UPON THE LOSS OF HIS MISTRESS' CHAIN, FOR
WHICH HE MADE SATISFACTION.
by John Donne
NOT that in colour it was like thy hair,
For armlets of that thou mayst let me wear ;
Nor that thy hand it oft embraced and kiss'd,
For so it had that good, which oft I miss'd ;
Nor for that silly old morality,
That, as these links were knit, our love should be,
Mourn I that I thy sevenfold chain have lost ;
Nor for the luck sake ; but the bitter cost.
O, shall twelve righteous angels, which as yet
No leaven of vile solder did admit ;
Nor yet by any way have stray'd or gone
From the first state of their creation ;
Angels, which heaven commanded to provide
All things to me, and be my faithful guide ;
To gain new friends, to appease great enemies ;
To comfort my soul, when I lie or rise ;
Shall these twelve innocents, by thy severe
Sentence, dread judge, my sin's great burden bear?
Shall they be damn'd, and in the furnace thrown,
And punish'd for offenses not their own?
They save not me, they do not ease my pains,
When in that hell they're burnt and tied in chains.
Were they but crowns of France, I carèd not,
For most of these their country's natural rot,
I think, possesseth ; they come here to us
So pale, so lame, so lean, so ruinous.
And howsoe'er French kings most Christian be,
Their crowns are circumcised most Jewishly.
Or were they Spanish stamps, still travelling,
That are become as Catholic as their king ;
These unlick'd bear-whelps, unfiled pistolets,
That—more than cannon shot—avails or lets ;
Which, negligently left unrounded, look
Like many-angled figures in the book
Of some great conjurer that would enforce
Nature, so these do justice, from her course ;
Which, as the soul quickens head, feet and heart,
As streams, like veins, run through th' earth's every part,
Visit all countries, and have slily made
Gorgeous France, ruin'd, ragged and decay'd,
Scotland, which knew no state, proud in one day,
And mangled seventeen-headed Belgia.
Or were it such gold as that wherewithal
Almighty chemics, from each mineral
Having by subtle fire a soul out-pull'd,
Are dirtily and desperately gull'd ;
I would not spit to quench the fire they're in,
For they are guilty of much heinous sin.
But shall my harmless angels perish? Shall
I lose my guard, my ease, my food, my all?
Much hope which they would nourish will be dead.
Much of my able youth, and lustihead
Will vanish ; if thou love, let them alone,
For thou wilt love me less when they are gone ;
And be content that some loud squeaking crier,
Well-pleas'd with one lean threadbare groat, for hire,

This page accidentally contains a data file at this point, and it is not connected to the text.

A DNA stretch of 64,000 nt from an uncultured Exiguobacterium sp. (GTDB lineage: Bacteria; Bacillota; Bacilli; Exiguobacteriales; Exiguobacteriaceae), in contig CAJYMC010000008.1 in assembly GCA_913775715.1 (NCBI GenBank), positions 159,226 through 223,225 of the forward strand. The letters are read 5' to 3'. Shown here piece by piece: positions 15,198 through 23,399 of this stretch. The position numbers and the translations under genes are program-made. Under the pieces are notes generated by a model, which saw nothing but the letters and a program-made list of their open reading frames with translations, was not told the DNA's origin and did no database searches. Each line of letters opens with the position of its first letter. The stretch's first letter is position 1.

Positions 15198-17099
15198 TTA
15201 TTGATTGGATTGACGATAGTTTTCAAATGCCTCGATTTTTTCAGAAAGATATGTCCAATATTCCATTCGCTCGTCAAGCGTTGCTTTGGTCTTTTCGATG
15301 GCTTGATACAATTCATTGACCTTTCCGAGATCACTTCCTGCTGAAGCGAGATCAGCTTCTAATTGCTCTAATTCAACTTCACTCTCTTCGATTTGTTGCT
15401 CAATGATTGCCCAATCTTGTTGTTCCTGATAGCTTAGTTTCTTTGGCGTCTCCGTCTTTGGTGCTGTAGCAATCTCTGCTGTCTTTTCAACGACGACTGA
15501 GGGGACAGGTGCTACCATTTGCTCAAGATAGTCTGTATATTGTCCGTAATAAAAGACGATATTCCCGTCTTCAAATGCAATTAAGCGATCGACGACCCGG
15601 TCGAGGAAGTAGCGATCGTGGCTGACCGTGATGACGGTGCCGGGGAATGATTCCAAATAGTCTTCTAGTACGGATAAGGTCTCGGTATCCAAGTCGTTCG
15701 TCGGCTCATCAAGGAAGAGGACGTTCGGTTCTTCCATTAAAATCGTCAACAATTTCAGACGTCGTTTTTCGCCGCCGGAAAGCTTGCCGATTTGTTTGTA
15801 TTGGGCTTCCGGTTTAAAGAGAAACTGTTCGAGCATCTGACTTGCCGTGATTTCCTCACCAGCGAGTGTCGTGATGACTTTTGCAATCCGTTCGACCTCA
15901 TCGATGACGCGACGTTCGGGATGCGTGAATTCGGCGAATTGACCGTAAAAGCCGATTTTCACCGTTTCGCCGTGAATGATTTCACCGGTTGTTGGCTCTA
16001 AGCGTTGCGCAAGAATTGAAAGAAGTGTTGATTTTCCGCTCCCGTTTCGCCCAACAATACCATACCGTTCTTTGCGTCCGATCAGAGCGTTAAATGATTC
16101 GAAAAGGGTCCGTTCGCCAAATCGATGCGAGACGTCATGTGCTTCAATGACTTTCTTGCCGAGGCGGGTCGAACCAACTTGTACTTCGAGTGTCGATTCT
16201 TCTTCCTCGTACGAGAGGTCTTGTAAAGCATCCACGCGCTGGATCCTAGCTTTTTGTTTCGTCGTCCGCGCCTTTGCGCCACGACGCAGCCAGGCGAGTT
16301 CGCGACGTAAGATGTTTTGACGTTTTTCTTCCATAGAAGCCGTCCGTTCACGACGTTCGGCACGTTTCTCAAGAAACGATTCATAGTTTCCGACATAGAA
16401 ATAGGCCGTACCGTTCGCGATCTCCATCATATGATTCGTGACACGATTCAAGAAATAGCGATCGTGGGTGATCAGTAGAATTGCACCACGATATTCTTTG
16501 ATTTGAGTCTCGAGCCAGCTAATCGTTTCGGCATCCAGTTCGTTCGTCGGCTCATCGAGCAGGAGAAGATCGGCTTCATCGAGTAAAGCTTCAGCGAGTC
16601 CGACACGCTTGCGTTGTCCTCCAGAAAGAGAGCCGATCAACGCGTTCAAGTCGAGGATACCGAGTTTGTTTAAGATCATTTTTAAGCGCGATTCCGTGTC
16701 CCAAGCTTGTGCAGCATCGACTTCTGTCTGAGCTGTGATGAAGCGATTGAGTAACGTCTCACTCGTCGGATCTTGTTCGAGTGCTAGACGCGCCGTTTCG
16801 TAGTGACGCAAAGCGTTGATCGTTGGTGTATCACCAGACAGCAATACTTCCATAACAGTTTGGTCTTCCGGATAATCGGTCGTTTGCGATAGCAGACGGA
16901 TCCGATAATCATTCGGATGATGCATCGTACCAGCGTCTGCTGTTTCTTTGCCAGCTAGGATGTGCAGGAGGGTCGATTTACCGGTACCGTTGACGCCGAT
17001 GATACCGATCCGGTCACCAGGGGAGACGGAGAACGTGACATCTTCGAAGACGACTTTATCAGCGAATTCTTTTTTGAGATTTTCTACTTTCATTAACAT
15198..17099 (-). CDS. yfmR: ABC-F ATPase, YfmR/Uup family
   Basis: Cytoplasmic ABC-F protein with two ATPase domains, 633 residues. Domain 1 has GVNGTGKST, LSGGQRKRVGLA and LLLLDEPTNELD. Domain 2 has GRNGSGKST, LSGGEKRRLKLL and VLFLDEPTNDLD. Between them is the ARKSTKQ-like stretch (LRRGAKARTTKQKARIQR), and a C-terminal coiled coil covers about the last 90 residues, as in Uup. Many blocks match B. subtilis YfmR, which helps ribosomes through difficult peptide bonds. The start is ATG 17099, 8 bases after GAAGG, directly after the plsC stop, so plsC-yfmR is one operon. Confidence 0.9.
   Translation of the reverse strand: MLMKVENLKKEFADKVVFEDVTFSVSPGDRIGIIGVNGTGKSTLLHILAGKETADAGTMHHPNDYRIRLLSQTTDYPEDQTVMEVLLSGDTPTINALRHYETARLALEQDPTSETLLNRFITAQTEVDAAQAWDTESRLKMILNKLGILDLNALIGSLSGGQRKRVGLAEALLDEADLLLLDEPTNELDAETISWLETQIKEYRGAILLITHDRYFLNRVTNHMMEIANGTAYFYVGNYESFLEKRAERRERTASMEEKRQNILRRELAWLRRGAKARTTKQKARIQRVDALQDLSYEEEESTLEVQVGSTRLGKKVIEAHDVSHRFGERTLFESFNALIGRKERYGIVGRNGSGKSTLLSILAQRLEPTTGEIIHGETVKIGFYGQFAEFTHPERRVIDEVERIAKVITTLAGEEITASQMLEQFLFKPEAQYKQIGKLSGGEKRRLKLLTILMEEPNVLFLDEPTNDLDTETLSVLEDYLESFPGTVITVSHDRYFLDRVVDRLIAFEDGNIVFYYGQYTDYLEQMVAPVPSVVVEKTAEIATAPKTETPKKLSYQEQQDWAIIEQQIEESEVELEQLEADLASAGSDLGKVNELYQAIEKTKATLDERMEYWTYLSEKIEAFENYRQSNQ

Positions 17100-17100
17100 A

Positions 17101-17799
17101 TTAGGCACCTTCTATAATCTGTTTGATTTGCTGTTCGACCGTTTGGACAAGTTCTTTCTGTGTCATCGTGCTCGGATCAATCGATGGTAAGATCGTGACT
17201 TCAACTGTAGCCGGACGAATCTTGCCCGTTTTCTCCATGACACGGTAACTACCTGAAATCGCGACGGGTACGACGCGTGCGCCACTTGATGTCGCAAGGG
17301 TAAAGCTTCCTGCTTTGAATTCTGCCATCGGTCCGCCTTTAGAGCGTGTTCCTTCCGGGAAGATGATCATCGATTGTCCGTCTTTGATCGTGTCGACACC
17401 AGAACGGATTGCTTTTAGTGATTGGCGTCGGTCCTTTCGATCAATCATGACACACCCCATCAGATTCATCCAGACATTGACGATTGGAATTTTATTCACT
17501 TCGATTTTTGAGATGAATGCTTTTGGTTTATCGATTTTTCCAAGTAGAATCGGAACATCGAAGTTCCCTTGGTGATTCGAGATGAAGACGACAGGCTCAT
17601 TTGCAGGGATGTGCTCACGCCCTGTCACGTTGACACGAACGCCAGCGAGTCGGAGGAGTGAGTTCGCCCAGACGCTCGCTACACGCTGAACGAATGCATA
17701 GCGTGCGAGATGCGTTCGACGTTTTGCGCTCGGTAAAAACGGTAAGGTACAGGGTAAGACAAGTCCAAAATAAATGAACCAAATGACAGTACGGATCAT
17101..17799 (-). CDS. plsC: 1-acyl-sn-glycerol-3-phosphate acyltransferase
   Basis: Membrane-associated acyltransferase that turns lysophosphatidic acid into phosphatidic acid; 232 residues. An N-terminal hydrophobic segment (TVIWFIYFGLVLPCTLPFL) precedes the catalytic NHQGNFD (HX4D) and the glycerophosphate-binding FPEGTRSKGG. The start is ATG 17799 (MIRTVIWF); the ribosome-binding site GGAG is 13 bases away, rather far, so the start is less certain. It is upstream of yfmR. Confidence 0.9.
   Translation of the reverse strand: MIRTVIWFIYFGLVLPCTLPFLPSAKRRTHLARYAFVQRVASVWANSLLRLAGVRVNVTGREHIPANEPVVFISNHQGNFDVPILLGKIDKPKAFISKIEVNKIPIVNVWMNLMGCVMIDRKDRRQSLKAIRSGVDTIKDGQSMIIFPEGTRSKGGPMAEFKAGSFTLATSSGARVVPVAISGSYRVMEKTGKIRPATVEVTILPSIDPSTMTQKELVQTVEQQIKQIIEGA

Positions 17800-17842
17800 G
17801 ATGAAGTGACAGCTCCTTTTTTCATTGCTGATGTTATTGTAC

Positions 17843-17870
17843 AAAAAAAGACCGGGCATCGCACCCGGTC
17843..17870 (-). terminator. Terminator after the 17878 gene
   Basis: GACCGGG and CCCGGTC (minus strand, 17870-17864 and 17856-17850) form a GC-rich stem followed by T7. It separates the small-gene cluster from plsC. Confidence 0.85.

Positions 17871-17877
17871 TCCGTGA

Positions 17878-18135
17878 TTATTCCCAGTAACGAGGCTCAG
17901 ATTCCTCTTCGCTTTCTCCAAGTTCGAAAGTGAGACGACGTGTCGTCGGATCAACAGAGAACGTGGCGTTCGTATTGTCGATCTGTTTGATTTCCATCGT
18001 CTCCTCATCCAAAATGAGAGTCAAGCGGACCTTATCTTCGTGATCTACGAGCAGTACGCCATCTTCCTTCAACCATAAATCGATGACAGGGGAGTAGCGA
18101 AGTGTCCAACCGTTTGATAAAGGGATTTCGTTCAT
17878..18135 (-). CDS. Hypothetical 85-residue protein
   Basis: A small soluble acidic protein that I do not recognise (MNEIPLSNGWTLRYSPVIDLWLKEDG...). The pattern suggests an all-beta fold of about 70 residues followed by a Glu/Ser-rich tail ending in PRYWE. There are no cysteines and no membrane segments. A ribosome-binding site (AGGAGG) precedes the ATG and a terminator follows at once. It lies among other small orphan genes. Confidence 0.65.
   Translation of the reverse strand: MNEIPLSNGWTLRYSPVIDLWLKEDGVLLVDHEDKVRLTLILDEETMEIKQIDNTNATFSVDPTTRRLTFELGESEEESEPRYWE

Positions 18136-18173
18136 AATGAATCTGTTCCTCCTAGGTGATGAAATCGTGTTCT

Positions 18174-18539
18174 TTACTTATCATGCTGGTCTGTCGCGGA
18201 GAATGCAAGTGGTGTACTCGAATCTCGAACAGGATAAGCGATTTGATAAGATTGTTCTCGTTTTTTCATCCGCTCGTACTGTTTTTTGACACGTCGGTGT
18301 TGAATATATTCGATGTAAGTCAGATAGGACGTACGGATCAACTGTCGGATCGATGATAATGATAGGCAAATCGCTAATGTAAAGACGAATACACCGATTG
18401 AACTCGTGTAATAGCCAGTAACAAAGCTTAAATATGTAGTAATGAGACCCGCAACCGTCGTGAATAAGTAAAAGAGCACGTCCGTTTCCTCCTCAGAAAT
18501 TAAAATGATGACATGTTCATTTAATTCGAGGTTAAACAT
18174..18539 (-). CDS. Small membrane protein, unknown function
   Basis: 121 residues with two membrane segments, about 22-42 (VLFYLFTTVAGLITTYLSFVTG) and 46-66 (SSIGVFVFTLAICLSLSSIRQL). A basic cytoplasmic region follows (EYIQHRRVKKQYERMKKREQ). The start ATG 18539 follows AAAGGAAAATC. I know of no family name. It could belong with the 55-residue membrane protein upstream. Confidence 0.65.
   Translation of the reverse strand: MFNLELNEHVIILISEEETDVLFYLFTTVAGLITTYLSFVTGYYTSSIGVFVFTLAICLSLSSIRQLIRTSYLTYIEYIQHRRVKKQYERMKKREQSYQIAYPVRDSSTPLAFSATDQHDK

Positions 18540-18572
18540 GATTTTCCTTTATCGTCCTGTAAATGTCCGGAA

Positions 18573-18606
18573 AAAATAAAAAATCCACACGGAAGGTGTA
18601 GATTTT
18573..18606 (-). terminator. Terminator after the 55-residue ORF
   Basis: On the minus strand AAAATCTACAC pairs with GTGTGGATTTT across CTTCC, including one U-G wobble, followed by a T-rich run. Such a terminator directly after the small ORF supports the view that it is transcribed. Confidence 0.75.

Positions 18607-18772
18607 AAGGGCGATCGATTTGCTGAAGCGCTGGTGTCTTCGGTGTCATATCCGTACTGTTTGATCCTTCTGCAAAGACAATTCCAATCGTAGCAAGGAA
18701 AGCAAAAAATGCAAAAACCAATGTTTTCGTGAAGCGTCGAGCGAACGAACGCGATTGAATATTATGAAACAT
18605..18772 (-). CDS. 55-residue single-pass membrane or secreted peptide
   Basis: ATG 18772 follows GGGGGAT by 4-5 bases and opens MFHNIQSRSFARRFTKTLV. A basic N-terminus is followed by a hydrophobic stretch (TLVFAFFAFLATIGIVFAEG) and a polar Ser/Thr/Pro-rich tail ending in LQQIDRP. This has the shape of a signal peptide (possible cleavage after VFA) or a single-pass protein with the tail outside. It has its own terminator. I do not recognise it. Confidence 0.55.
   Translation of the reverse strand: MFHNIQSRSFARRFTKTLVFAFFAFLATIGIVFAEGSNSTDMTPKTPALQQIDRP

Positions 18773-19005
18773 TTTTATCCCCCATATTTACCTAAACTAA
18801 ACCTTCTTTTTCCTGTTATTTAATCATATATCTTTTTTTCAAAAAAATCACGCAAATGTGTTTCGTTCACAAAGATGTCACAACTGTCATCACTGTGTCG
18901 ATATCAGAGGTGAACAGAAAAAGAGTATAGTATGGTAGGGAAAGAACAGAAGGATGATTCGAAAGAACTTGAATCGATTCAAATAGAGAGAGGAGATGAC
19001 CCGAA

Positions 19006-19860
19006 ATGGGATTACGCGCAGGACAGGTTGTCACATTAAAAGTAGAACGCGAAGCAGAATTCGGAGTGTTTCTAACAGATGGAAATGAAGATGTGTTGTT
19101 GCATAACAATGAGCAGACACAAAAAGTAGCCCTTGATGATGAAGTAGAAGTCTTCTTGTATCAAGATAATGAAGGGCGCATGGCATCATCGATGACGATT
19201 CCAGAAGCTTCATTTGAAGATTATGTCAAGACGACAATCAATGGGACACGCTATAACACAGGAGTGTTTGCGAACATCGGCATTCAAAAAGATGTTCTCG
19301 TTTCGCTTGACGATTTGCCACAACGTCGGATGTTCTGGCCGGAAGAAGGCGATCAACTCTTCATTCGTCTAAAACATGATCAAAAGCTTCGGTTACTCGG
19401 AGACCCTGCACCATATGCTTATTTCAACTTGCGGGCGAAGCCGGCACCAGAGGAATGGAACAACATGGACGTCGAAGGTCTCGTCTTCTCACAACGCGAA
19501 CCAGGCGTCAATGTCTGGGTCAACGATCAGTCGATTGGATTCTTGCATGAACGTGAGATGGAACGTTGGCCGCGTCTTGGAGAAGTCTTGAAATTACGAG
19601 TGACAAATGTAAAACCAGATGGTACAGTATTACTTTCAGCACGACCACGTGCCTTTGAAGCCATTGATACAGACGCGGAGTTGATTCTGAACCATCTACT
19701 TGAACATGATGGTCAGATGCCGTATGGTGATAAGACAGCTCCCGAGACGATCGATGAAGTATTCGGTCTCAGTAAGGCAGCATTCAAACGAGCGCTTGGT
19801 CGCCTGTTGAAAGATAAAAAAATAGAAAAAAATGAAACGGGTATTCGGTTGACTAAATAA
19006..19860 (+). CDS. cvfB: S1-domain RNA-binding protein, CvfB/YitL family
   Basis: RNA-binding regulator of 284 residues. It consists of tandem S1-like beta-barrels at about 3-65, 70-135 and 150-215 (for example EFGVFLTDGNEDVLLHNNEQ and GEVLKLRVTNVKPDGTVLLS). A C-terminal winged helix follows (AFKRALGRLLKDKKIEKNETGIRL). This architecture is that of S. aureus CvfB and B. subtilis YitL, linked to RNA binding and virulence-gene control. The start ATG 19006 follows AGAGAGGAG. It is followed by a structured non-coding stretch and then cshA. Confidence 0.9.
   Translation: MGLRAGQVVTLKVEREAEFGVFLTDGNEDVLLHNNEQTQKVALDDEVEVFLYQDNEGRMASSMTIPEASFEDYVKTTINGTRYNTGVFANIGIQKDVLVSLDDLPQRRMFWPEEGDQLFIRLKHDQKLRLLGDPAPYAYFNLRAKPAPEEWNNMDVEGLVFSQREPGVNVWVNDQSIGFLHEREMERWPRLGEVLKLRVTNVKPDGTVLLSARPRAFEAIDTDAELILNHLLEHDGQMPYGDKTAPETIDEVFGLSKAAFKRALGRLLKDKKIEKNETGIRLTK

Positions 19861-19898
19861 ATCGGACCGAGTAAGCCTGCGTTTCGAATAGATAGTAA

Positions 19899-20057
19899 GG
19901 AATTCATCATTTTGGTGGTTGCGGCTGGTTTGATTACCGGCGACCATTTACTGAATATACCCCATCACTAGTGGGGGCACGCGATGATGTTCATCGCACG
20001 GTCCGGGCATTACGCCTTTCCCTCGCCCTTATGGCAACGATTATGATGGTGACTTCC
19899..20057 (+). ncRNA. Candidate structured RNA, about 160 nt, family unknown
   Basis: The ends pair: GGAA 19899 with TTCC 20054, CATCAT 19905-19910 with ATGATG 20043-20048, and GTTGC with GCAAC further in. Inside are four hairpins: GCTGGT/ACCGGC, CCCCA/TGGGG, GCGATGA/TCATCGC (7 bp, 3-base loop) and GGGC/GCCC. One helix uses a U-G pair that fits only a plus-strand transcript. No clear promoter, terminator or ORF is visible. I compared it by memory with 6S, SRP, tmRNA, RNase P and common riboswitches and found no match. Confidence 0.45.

May like a devil roar through every street,
And gall the finder's conscience, if he meet.
Or let me creep to some dread conjurer,
That with fantastic schemes fills full much paper ;
Which hath divided heaven in tenements,
And with whores, thieves, and murderers stuff'd his rents
So full, that though he pass them all in sin,
He leaves himself no room to enter in.
But if, when all his art and time is spent,
He say 'twill ne'er be found ; yet be content ;
Receive from him that doom ungrudgingly,
Because he is the mouth of destiny.
Thou say'st, alas ! the gold doth still remain,
Though it be changed, and put into a chain.
So in the first fallen angels resteth still
Wisdom and knowledge, but 'tis turn'd to ill ;
As these should do good works, and should provide
Necessities ; but now must nurse thy pride.
And they are still bad angels ; mine are none ;
For form gives being, and their form is gone.
Pity these angels yet ; their dignities
Pass Virtues, Powers, and Principalities.
But thou art resolute ; thy will be done ;
Yet with such anguish, as her only son
The mother in the hungry grave doth lay,
Unto the fire these martyrs I betray.
Good souls—for you give life to everything—
Good angels—for good messages you bring—
Destined you might have been to such an one,
As would have loved and worshipp'd you alone ;
One that would suffer hunger, nakedness,
Yea death, ere he would make your number less ;
But, I am guilty of your sad decay ;
May your few fellows longer with me stay.
But O ! thou wretched finder whom I hate
So, that I almost pity thy estate,
Gold being the heaviest metal amongst all,
May my most heavy curse upon thee fall.
Here fetter'd, manacled, and hang'd in chains,
First mayst thou be ; then chain'd to hellish pains ;
Or be with foreign gold bribed to betray
Thy country, and fail both of it and thy pay.
May the next thing thou stoop'st to reach, contain
Poison, whose nimble fume rot thy moist brain ;
Or libels, or some interdicted thing,
Which negligently kept thy ruin bring.
Lust-bred diseases rot thee ; and dwell with thee
Itching desire, and no ability.
May all the evils that gold ever wrought ;
All mischief that all devils ever thought ;
Want after plenty, poor and gouty age,
The plagues of travellers, love, marriage
Afflict thee, and at thy life's last moment,
May thy swollen sins themselves to thee present.
But, I forgive ; repent thee, honest man !
Gold is restorative ; restore it then :
But if from it thou be'st loth to depart,
Because 'tis cordial, would 'twere at thy heart.
Donne, John. Poems of John Donne. vol I.
E. K. Chambers, ed.
London: Lawrence & Bullen, 1896. 120-124.
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